Burpees 101: What They Are & Why We Do 'Em

We don't blame you for cursing the very day the burpee was invented. That's probably comparable to how we felt when E! aired 'What Would Ryan Lochte Do?' last year.

May 30, 2014
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If you've heard of burpees before, there's a good chance you love to hate 'em. The six-count bodyweight movement is used across the country in workouts by coaches, fitness fans, and trainers alike as an all-around conditioning exercise that gets the heart rate up. In layman's terms, a burpee is a squat that moves into a quick plank position, then back to standing in one quick movement.

"A burpee is somewhat equal to a push up, good morning, air squat, and a vertical jump all in one," says Reebok CrossFit Games athlete Annie Thorisdottir. If done correctly, the exercise will train the pushing muscles of the upper body, all the muscles of the lower body, and the core muscles. Not too shabby, eh?

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More: HIIT Workouts: What They Are & Why They Work

Granted, different trainers and gyms will have different burpee expectations. Thorisdottir recently gave us the lowdown on the proper way to do this hellish exercise (hey, you were thinking it, too!) as well as her top burpee benefits.

Breaking It Down

1. Start by standing up straight. Bend over at the hips, pushing the hips back and reaching down to touch the floor with your hands while keeping your whole foot on the floor (your knees can bend, but you want to make sure you're loading your hamstrings while you do this).

2. From there, jump back with your feet into a push-up plank position.

3. Your chest should then touch the floor. You don't necessarily need to do a true push-up, but you can let your knees go to the floor and then roll down to your chest without compromising back position.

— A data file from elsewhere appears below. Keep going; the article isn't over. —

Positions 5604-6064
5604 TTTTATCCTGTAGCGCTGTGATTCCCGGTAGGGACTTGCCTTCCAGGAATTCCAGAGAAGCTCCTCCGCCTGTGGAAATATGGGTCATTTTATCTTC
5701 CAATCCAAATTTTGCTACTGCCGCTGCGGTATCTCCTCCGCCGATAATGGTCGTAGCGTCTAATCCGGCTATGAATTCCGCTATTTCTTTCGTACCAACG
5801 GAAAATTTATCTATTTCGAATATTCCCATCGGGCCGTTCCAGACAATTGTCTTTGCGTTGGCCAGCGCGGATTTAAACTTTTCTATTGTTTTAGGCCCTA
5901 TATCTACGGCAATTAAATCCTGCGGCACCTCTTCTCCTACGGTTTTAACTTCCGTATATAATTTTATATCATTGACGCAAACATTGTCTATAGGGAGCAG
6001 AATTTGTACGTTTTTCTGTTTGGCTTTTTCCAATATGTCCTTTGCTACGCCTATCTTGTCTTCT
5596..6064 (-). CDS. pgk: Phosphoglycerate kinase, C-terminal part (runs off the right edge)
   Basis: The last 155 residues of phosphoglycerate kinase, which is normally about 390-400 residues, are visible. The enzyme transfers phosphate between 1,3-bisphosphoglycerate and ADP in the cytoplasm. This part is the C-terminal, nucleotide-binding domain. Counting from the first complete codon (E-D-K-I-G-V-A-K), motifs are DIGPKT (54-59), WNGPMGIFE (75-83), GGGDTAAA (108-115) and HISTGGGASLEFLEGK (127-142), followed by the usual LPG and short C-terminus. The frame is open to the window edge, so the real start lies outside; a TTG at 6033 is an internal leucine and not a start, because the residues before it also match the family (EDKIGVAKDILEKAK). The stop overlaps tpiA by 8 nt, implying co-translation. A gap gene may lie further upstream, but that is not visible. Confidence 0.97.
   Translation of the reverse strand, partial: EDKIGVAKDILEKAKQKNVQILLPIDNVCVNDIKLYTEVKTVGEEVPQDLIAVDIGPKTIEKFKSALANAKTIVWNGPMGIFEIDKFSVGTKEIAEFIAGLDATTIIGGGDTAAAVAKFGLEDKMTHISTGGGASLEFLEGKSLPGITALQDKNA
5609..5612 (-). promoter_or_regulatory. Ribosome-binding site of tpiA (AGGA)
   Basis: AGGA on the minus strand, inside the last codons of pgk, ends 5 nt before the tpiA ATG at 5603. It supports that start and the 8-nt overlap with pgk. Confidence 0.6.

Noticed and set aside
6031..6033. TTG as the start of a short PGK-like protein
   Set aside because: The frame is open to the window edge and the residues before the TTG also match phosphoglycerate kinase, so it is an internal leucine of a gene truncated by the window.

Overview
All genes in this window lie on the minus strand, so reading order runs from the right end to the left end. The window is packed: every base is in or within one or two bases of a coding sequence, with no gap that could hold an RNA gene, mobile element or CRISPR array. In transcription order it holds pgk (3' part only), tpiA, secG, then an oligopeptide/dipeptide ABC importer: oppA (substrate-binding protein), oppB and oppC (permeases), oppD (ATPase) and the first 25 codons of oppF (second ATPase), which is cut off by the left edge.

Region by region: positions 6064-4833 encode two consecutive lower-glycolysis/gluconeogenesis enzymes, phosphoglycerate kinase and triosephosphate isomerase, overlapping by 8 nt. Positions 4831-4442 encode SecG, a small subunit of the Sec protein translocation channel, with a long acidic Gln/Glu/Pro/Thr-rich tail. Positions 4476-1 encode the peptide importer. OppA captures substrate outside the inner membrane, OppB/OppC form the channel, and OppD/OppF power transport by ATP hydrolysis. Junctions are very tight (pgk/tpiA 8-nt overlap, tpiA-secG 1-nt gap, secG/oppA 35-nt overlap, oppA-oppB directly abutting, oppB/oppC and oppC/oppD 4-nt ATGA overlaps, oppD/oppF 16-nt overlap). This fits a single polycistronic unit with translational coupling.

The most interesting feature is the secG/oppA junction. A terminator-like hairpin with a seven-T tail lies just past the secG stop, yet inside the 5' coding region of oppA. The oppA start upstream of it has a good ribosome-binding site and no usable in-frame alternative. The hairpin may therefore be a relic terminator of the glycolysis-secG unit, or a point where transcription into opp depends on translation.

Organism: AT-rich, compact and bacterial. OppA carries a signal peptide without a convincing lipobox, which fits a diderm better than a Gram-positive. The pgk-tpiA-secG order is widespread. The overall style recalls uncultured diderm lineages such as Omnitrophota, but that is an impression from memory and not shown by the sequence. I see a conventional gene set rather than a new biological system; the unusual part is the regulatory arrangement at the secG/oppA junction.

4. Return to plank position by pushing up with your hands (again keeping the core pretty tight).

5. Pop up using the power from your hips to bring your legs in toward your hands. Try to land on the whole foot in the same position as you passed on the way down, then stand up from there.

6. Explosively jump upward, most people add a clap or throw their hands up into the air for the final hoorah.

To practice getting the hips fired up, it's a good to practice the burpee with your feet together and then play around with the foot position. Just keep in mind that if your feet go further out than your shoulders, it will be harder to use your hips when jumping back up.

 

More: Perfect the Pushup in 4 Moves (Yes, Even YOU.)

Burpee Benefits

"There are a lot of benefits that come from doing burpees, the most obvious of which is being able to get up quickly after a fall," jokes Thorisdotter. "It's a movement that develops strength,  endurance, explosiveness, and coordination because there's SO much going on."

And while the Reebok athlete says that you can reap the benefits of burpees no matter your form, she also reiterated that there are no set in stone rules on how to get from standing to the floor and back up again, there are ways to make the whole process a whole lot more efficient. "The perfect burpee is one where you are able to access and use the power from your hips while keeping your body in a good strong position without 'worming' your way through the movement," she says.

"By doing your burpees in a stronger position, you will not fatigue as fast and will be able to keep going therefor for much longer," says Thorisdotter, who notes there's also time and place to think about form. In a high rep burpee workout -- think more about good form. When you're working for speed, think less is more, move faster.